John Morgan’s baseball credentials are many; in his career he was privileged to play in ballparks from Nashville to Japan and attributes his success to those with whom he played.

Credits Coaches and Teammates

“I had good coaches and teammates”.

He played amateur ball for Youth, Inc., Coursey’s BBQ, Nolensville Merchants, Green Hills Merchants, Haury & Smith, and Mayo’s Sausage. Nashville’s Centennial and Shelby Parks were his playing fields in Little League, Senior Knot Hole, Tri-State League, City League, and Larry Gilbert League games.

Sulphur Dell Memories

Later he would play in San Antonio at Lackland’s Warhawk Field and in Okinawa at Kadena Air Field. As a youngster he remembers going to watch the Nashville Vols at old Sulphur Dell.

“When the team was exciting, the crowd and atmosphere was something”, John recalls.

He also played there on two occasions. Once was with his high school team and the other time was in a Larry Gilbert League All Star game. And he got to play right field, too, on the dump.

“I got to meet a lot of Vols players and later played with some of them in the City League. Joe Stupak and Buckshot Brown were great players”, he says.

Antioch High School Star

An all-around four-sport athlete at Antioch High School John was an All-Class A football player, All-19th District basketball player, ran in the Banner Relays in track, and was selected All-Eastern in baseball. As a 16-year-old during his senior year his team lost the 1960 state baseball championship by a score of 5-4 in nine innings in Memphis.

He joined the United States Air Force and was sent to Columbus, Mississippi where he completed University of Maryland courses during his term of service. He also borrowed a glove and cleats when he learned there would be tryouts for the base baseball team.

John remembers just how special that first day of tryouts was.

“Everyone had twenty swings, and my first was a foul ball. A Colonel by the name of Oriel Shuter who was the base commander was watching me. I noticed he was sitting up high in the stands and he moved closer behind home plate as I hit seven of the next 19 out of the park. As he turned to leave, Colonel Shuter told me to come by his office the next day.”

John was assigned to Special Services and after a few months in Columbus was sent to Okinawa where Shuter had been transferred. Over the next two years, John mostly played baseball as a left- or center-fielder. Tokyo Field in Japan was one of his favorites.

“Had I wanted to stay overseas, I think could have signed to play with one of the Japanese professional teams.”

Return to States from Overseas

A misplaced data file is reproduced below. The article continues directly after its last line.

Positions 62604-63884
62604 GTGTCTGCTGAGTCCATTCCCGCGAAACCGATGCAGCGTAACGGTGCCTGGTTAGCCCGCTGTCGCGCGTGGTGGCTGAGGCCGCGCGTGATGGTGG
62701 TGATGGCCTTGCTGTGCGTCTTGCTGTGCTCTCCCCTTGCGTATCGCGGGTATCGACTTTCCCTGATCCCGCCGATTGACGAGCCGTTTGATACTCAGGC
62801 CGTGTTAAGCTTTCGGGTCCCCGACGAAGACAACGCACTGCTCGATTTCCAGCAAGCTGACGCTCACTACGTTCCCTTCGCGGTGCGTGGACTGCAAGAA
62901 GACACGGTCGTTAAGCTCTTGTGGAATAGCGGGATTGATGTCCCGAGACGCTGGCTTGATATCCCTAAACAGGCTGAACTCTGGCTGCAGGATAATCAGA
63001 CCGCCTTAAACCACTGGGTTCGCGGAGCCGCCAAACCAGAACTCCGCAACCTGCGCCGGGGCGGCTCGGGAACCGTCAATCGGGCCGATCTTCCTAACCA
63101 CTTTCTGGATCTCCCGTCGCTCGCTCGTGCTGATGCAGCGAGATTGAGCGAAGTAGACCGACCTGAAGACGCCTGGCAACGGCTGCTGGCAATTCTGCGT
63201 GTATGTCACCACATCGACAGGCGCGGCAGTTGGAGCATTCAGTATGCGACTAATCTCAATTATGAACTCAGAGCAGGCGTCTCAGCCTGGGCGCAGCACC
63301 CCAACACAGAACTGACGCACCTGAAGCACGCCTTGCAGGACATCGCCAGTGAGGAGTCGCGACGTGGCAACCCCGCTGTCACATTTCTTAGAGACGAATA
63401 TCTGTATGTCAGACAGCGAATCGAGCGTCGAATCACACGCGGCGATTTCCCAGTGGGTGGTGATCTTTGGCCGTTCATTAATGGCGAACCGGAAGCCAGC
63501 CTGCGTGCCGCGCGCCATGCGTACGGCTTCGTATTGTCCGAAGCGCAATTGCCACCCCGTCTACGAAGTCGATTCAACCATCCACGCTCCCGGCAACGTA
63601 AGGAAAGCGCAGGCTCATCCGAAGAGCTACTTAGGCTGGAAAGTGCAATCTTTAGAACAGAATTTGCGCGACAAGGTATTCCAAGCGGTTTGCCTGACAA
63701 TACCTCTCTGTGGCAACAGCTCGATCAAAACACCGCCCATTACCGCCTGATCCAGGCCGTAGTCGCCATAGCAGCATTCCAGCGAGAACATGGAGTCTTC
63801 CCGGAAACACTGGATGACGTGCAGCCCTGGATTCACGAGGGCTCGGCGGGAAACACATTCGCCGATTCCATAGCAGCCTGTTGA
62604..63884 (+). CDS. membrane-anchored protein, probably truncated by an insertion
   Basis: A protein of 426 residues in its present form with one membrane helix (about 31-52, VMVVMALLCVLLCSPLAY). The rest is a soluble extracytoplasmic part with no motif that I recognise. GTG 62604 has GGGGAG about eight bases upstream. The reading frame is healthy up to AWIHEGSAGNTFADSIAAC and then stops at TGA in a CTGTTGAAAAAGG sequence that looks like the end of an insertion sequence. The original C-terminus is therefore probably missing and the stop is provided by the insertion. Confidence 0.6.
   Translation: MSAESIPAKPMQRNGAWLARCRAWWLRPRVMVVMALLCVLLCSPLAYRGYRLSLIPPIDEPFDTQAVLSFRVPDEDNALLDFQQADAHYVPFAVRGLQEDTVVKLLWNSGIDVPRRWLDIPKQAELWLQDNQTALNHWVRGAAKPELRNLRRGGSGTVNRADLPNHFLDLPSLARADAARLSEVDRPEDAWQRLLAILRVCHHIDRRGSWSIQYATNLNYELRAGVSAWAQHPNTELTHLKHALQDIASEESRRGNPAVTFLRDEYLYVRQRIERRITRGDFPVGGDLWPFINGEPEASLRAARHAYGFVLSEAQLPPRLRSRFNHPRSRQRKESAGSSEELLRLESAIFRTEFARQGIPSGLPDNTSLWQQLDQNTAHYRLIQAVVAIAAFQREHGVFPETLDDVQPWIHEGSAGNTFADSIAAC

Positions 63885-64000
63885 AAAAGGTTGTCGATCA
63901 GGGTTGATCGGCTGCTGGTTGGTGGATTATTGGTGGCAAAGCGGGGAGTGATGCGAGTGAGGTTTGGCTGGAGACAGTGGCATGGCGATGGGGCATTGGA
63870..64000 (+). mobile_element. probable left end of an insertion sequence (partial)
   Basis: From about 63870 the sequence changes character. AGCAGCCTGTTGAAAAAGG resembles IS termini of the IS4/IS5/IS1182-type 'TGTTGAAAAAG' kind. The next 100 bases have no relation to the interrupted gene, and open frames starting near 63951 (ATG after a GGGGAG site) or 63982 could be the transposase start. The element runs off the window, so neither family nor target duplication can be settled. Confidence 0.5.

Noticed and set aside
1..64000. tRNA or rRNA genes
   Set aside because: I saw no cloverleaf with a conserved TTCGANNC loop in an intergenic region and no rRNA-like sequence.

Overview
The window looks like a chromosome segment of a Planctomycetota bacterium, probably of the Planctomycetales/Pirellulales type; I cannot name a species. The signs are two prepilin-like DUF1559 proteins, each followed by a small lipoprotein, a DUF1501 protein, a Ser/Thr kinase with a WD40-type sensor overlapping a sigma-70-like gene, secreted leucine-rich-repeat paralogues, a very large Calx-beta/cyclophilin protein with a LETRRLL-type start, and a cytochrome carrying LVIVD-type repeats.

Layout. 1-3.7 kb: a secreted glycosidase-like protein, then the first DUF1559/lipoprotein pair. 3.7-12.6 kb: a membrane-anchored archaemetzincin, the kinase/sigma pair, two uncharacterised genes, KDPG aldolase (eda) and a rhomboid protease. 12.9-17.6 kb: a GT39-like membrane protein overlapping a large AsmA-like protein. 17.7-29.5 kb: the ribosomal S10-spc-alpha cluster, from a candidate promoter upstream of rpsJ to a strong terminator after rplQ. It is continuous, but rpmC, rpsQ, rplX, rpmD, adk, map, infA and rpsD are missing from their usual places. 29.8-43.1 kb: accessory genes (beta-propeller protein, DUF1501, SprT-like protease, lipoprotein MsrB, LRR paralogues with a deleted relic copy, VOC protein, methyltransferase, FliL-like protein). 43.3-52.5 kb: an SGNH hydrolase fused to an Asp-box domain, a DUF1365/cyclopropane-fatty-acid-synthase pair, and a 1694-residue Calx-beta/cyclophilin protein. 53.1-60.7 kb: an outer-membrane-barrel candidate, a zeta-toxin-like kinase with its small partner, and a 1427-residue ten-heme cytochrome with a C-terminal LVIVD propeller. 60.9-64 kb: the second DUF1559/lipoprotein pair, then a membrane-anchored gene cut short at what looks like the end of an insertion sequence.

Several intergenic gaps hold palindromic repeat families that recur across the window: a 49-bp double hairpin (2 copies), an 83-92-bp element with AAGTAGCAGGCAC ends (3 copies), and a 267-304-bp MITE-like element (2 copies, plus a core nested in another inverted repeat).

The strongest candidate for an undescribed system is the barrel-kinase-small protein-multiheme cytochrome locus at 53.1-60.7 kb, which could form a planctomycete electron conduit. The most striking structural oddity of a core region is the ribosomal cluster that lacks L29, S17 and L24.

He returned to the United States but continued to play during his last 15 months of service, once again back at Columbus Air Force Base in Mississippi. John played for two more seasons in 1964 and 1965 and twice was selected to the All-Air Force Baseball Team and was the first-ever base Athlete of the Year. He also made All-Air Force in basketball.

John played semi-pro baseball for Columbus in the Mississippi-Alabama League in 1963 where Probst Park was the home field for the club. Most of his teammates played at Mississippi State and some were ex-pros.

Amateur Career Continued

When he returned home, his amateur career continued. While playing with Coursey’s Bar-be-cue he broke his leg. But his best memories are of being able to play alongside great players.

There are too many to mention”, says John, “but there is one that stands out: Roger Davis. He played with an artificial leg below the knee.  He was one of the best contact hitters I have ever been around even with his handicap, and I have played with a lot of good players all over the world.”

Although he never coached, he assisted with several Little League teams. When his baseball days were over he played softball where he played on two City and two State championship teams.

Old Timers Member

Retired from Firestone/Universal Tire as VP of Retail Sales, and Metro Government where he was an enforcement officer in the Tax Enforcement Division, he is glad to be a member of the Old Timers where he has served as a member of the golf tournament and Hall of Fame selection committees.

“The organization has helped me keep in touch with past teammates, and has helped young players to grow through scholarships and recognize their achievements.”

John was inducted into the Old Timers Amateur Baseball Hall of Fame in 1998. He was recently selected into the National Semi-Pro Baseball Hall of Fame in Evansville, Indiana.

John resides in Nashville and has two children, Susan “Dee Dee” Morgan and Mike Morgan.

Note: The information about John Morgan was first published on the Old Timers Baseball Association of Nashville website (, retrieved August 24, 2023.

© 2023 by Skip Nipper. All Rights Reserved.